"Anyone that gave them any scrutiny, argued with them, challenged them, were completely out of the running," Bernier said. "That happened to me on a number of occasions."
Bernier, who has a master's degree in applied immunology and molecular biology, a master's degree in public health, board certification in public health and board certification as a technologist in molecular biology, left the CDC about eight months ago. He said he was recruited by The Jackson Laboratory and now works as a manager there.
"I must say that it is a welcome relief to be employed in an environment where my efforts are supported by a transparent senior management team and where employees are rewarded on a performance basis," he said in his letter.
In all, the Sun Journal talked to five current or former employees. All spoke of harassment, bullying, intimidation and fear.
Pinette, Zukas and Sockabasin did not respond to requests for interviews or prepared statements. There was no response to an open request from the Sun Journal through the spokesman for anyone at DHHS, including Commissioner Mary Mayhew, to talk about the allegations.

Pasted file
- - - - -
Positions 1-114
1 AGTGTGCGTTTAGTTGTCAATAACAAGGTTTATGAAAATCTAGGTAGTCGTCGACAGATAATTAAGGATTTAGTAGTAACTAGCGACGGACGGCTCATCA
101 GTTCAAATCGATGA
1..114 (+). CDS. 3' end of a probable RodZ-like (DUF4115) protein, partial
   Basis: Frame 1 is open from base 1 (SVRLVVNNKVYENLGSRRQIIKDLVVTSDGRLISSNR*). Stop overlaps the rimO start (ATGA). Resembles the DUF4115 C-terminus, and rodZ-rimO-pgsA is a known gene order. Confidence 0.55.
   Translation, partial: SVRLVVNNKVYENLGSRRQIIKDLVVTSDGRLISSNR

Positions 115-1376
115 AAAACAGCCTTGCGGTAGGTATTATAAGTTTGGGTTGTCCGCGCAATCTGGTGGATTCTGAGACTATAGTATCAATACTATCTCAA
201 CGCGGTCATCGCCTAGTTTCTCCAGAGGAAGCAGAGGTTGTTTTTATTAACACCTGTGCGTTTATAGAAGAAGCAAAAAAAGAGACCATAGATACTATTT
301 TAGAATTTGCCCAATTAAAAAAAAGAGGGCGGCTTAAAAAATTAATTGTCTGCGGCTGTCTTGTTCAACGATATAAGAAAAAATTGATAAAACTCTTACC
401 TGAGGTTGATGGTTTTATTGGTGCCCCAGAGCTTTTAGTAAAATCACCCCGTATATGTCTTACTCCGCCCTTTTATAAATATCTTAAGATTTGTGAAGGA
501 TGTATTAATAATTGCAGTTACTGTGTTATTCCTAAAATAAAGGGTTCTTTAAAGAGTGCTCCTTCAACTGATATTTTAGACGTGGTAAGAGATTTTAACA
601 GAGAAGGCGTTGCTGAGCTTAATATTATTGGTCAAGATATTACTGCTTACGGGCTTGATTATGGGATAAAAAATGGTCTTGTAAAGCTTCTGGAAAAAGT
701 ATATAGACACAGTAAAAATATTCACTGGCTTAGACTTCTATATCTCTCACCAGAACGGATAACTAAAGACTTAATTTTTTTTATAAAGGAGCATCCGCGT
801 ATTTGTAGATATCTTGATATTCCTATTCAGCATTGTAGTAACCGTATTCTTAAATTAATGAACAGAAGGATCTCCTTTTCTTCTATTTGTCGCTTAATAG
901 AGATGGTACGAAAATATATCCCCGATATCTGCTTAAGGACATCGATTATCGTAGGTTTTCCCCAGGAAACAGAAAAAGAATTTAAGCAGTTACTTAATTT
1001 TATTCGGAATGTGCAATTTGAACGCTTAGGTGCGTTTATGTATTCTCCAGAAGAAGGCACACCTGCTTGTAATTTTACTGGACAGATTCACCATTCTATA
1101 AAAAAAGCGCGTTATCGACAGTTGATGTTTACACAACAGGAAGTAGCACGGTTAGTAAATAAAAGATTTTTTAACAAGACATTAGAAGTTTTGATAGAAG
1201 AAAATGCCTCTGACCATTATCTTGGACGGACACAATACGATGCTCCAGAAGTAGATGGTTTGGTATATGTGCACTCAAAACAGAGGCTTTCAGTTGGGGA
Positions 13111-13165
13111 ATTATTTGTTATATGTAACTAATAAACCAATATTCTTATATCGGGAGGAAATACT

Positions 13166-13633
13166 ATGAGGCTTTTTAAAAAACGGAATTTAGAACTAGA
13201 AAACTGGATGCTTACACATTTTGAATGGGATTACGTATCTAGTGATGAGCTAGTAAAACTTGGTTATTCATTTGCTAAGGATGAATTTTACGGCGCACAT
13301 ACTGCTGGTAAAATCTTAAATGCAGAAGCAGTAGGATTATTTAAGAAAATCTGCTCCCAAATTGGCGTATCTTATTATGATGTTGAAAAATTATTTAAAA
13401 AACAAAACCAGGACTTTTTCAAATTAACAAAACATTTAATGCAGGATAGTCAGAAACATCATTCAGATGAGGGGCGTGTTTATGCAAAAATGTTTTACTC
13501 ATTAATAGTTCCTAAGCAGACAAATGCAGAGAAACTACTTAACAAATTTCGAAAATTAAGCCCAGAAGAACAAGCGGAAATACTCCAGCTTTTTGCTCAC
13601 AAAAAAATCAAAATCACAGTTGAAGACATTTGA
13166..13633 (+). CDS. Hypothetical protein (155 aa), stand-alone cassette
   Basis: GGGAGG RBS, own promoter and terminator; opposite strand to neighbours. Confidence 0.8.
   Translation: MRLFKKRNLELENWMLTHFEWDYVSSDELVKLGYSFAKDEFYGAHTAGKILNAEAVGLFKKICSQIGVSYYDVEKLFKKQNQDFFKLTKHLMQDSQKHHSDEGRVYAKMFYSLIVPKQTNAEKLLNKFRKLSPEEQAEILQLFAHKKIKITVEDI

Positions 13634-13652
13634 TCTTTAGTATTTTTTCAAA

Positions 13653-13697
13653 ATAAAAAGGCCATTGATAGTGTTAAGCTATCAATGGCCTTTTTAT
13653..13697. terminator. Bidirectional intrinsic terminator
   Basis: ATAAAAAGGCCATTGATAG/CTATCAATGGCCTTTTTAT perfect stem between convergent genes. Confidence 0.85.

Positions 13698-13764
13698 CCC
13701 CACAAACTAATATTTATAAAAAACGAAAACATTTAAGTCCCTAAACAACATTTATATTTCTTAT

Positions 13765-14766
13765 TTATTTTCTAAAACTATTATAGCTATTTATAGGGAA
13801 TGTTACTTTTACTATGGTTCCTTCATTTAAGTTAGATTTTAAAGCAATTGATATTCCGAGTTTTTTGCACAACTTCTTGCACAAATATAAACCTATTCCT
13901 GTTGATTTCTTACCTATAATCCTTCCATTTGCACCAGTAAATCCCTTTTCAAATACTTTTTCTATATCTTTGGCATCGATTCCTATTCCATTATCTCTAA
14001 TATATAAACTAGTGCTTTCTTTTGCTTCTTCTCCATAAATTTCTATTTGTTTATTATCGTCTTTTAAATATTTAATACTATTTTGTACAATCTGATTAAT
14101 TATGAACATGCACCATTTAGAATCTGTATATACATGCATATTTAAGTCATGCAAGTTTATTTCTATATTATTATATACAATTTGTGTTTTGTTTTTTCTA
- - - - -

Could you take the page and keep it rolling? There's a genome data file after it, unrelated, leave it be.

However, their public health colleagues and friends say they're happy to talk.
"What I've read in the newspaper accounts just doesn't square with the people I know," said James Harnar, executive director of the Daniel Hanley Center for Health Leadership in Portland.
'Completely out of character'
In the days after Leahy-Lind's complaint was made public, the Governor's Office, DHHS and CDC received half a dozen letters and emails in support of Zukas and Sockabasin. Those letters and notes were shared with the Sun Journal, at the paper's request.
". . . for what it is worth, I have always found Chris Zukas and Lisa Sockabasin to be consummate professionals," wrote Shawn Yardly, director of Bangor Health and Community Services, in an email to Mayhew. "Having worked closely with them over the years and in a number of settings, I have always found them to be very appropriate in discussions and planning."
"Ms. Sockabasin is a woman of integrity, professionalism and with unshakable ethical standards," wrote Marjorie Withers, head of the Washington County-based Community Caring Collaborative, in a letter to Mayhew.
"I have been in both professional and personal situations with her many times and have not observed Ms. Sockabasin acting in any way other than professional and courteous," wrote Brenda Commander, tribal chief for the Houlton Band of Maliseet Indians, in a letter to Gov. Paul LePage.
"Please know that you have legions of friends, supporters and colleagues across Maine who admire your leadership and integrity — and want to help in any way we can. I am one of them," wrote Harnar in an email to Pinette.
Others called the Sun Journal.
"I've always encountered Lisa (Sockabasin) and admired her ability to be very diplomatic and just, for lack of a better word, nonexplosive," said Nakia Dana, health director for the Passamaquoddy Tribe in Indian Township.